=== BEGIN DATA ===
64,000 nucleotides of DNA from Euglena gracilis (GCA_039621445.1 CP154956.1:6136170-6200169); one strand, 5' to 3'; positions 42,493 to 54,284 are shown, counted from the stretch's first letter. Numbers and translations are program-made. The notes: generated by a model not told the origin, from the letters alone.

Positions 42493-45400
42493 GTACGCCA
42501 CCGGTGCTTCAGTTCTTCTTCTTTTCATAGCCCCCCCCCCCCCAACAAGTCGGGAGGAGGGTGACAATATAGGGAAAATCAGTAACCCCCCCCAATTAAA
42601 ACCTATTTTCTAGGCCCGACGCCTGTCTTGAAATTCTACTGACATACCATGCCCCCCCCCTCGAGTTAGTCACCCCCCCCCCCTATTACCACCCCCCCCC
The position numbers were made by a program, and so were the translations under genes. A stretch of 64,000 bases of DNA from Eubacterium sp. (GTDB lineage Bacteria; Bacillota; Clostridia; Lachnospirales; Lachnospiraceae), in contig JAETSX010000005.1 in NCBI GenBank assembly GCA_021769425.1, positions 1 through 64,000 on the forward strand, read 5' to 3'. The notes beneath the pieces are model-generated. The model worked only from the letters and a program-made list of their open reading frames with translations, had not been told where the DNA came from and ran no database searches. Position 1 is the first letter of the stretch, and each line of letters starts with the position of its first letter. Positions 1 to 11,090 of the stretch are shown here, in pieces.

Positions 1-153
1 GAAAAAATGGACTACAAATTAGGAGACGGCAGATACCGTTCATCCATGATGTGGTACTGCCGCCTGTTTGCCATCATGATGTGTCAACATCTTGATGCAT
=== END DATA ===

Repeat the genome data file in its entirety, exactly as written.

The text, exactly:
64,000 nucleotides of DNA from Euglena gracilis (GCA_039621445.1 CP154956.1:6136170-6200169); one strand, 5' to 3'; positions 42,493 to 54,284 are shown, counted from the stretch's first letter. Numbers and translations are program-made. The notes: generated by a model not told the origin, from the letters alone.

Positions 42493-45400
42493 GTACGCCA
42501 CCGGTGCTTCAGTTCTTCTTCTTTTCATAGCCCCCCCCCCCCCAACAAGTCGGGAGGAGGGTGACAATATAGGGAAAATCAGTAACCCCCCCCAATTAAA
42601 ACCTATTTTCTAGGCCCGACGCCTGTCTTGAAATTCTACTGACATACCATGCCCCCCCCCTCGAGTTAGTCACCCCCCCCCCCTATTACCACCCCCCCCC
The position numbers were made by a program, and so were the translations under genes. A stretch of 64,000 bases of DNA from Eubacterium sp. (GTDB lineage Bacteria; Bacillota; Clostridia; Lachnospirales; Lachnospiraceae), in contig JAETSX010000005.1 in NCBI GenBank assembly GCA_021769425.1, positions 1 through 64,000 on the forward strand, read 5' to 3'. The notes beneath the pieces are model-generated. The model worked only from the letters and a program-made list of their open reading frames with translations, had not been told where the DNA came from and ran no database searches. Position 1 is the first letter of the stretch, and each line of letters starts with the position of its first letter. Positions 1 to 11,090 of the stretch are shown here, in pieces.

Positions 1-153
1 GAAAAAATGGACTACAAATTAGGAGACGGCAGATACCGTTCATCCATGATGTGGTACTGCCGCCTGTTTGCCATCATGATGTGTCAACATCTTGATGCAT